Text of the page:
RUSHING DEFENSE: A

  • Felix Jones, the Cowboys x-factor in my preview article for this game, amassed just 66 total yards. The team’s total rushing yardage was 64 yards working out to a 2.5 yards per attempt.
  • The return of defensive tackle Sione Pouha help solidify the defensive line. As a defensive captain and anchor, his presence is felt by all.

SPECIAL TEAMS: A

  • Special teams proved to be the difference in this game. Joe McKnight proved that he’s willing to do whatever is asked of him — return man, running back, defensive back and now punt block team — this man can do it all.
  • And what a story for CB Isaiah Trufant. From cut by Seattle, signed by Jets, cut by Jets, re-signed to the practice squad then being brought up on 53-man roster and making an immediate impact returning punt for a TD.
  • This marks the third game-winning kick Nick Folk has had since joining the Jets, and the fourth of his career –  including the postseason. It is also his first game-winner of 50+ yards since he hit a 53-yarder for the Cowboys, beating Buffalo on Monday Night Football (10/08/07)

COACHING: A

  • Special teams coach Mike Westhoff continues to be the Jets ace in the hole. To say he’s a master of his craft is a huge understatement. Westhoff noticed a coverage flaw on the Cowboys punt unit where the upback was lined up three yards closer than he should have been. That left him too jammed up by his linemen and gave McKnight enough time to get his hand in on the ball. Genius.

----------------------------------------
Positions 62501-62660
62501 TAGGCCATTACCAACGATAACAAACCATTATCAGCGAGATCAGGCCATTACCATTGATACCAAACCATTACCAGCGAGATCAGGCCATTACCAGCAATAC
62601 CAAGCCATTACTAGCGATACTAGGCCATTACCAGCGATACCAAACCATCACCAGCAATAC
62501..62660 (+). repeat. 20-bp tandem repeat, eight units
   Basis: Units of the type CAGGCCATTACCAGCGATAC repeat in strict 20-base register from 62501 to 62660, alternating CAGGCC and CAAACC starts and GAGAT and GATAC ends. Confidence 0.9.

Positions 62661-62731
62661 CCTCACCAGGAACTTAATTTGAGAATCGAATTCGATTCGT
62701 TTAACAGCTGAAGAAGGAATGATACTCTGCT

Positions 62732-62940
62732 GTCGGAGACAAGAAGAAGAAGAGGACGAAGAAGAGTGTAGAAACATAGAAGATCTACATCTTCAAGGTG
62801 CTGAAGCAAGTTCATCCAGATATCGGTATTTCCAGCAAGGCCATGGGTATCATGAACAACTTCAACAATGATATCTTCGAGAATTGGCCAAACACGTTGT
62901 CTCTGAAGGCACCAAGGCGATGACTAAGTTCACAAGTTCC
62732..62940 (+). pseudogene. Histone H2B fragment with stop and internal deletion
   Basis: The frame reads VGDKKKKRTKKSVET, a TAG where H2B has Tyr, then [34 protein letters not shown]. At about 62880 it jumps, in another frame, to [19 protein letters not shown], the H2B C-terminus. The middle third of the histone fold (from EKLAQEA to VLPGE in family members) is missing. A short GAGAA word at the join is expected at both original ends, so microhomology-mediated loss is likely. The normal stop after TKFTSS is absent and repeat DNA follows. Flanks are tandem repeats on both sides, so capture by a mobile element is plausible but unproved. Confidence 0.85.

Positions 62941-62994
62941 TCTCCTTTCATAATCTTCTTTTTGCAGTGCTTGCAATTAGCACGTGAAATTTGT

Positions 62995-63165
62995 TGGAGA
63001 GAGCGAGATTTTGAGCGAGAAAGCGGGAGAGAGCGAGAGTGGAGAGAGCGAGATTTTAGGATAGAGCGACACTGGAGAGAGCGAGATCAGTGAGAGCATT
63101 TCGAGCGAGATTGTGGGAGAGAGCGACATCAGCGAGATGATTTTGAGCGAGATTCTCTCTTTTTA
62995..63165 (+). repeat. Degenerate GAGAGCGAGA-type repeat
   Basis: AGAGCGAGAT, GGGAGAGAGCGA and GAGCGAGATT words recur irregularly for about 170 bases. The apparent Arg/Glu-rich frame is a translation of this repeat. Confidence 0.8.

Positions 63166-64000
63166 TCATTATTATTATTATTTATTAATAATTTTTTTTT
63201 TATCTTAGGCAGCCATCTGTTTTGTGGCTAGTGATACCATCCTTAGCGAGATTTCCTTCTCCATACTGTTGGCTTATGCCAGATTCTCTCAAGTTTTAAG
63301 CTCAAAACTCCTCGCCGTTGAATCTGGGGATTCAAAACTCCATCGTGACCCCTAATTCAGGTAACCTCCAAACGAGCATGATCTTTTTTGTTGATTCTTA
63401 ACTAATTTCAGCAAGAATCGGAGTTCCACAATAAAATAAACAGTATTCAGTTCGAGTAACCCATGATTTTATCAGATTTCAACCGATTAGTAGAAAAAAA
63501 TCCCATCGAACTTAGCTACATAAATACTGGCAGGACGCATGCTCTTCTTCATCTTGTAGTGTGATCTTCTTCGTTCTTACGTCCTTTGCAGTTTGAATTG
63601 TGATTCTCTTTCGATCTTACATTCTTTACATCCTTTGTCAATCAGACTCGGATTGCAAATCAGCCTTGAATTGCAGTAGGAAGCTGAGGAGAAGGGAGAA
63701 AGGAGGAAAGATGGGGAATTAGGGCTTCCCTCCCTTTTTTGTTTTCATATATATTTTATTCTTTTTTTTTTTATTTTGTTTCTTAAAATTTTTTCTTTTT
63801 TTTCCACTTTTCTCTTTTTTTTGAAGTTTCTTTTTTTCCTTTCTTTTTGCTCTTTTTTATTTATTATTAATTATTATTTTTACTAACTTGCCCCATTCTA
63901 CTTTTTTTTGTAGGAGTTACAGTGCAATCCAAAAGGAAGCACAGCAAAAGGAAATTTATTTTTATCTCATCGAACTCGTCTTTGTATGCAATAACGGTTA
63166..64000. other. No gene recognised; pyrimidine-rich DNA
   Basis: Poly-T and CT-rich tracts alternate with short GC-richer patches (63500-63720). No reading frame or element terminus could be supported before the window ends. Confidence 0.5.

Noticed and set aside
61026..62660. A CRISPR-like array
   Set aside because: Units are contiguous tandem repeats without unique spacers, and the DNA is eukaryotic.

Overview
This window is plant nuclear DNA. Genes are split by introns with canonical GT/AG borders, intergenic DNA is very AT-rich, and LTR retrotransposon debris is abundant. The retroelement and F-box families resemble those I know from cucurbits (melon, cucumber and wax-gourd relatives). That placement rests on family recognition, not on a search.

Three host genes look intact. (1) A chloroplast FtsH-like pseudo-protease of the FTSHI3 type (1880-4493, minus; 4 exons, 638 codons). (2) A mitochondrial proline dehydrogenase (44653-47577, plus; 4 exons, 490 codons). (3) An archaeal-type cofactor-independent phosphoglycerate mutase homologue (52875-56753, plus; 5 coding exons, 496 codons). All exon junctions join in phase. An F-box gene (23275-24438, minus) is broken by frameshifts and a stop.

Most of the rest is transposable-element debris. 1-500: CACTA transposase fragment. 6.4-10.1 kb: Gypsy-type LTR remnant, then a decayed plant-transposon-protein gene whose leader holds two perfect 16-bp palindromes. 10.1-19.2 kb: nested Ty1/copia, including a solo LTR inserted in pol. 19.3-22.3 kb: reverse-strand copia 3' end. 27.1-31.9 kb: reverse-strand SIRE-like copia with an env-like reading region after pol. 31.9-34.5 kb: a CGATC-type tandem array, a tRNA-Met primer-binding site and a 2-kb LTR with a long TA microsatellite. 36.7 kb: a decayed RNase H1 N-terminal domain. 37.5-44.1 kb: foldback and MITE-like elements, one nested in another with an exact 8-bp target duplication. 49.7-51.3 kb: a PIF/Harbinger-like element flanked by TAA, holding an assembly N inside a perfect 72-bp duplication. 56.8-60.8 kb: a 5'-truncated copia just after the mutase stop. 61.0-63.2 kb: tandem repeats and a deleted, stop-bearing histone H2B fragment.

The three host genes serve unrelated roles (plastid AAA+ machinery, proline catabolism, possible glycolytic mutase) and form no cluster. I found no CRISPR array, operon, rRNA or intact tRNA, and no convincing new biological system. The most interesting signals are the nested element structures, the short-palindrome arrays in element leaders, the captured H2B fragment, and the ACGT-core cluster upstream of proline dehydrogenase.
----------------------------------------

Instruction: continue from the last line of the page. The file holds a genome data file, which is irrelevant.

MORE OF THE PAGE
• The Jets committed no penalties in the game, something they have done just five times in franchise history. The last time they accomplished the feat was in a 27-7 home win against the KC Chiefs (11/11/01).
  • They erased a 14-point deficit in the 4th quarter finishing the game on a 17-0 run. The comeback marks the first time the club came back from down 14 points in the 4th quarter since the Monday Night Miracle game against the Miami Dolphins. It is the 3rd time in franchise history the Jets have overcome a deficit of 14+ points in the 4th quarter.

Jets Rally Together, Much Like Nation Did

Monday, September 12th, 2011

These past 10 years have shown that America does not give in to fear. The rescue workers who rushed to the scene; the firefighters who charged up the stairs; the passengers who stormed the cockpit — these patriots defined the very nature of courage. Over the years we have also seen a more quiet form of heroism — in the ladder company that lost so many men and still suits up to save lives every day; the businesses that have rebuilt; the burn victim who has bounced back; the families that press on. –Barack Obama, President of the United States of America, 9.11.11

With the offense not clicking to expectations and the defense allowing chunks of yards at a time, the New York Jets seemed down for the count. Down, but not out. Staring at the face of defeat, Rex Ryan, Mark Sanchez and the rest of Jets rallied together to overcome adversity and a 14-point 4th quarter deficit to rise up and defeat the Dallas Cowboys.

On a night devoted to the memorial and remembrance of September 11th, could there have been a better game metaphor to summarizing the collective events of our nation?

Fans likes "Fireman" Ed Anzalone, must've been filled with a whirlwind of emotion after a wild game commemorating the 10-year anniversary of September 11th. (JetsInsider.com Photo).

As the nation stood in shock at the horrific events that occurred that morning ten years ago, we were left at a crossroad — either succumb to the grips of defeat and roll over or rise up from the depths as one and take a tragic yesterday into a tomorrow filled with promise. Adversity builds a bond with those affected. As Americans that bond was fused for us all the moment the first plane struck the North Tower of the World Trade Center. Down, but not out.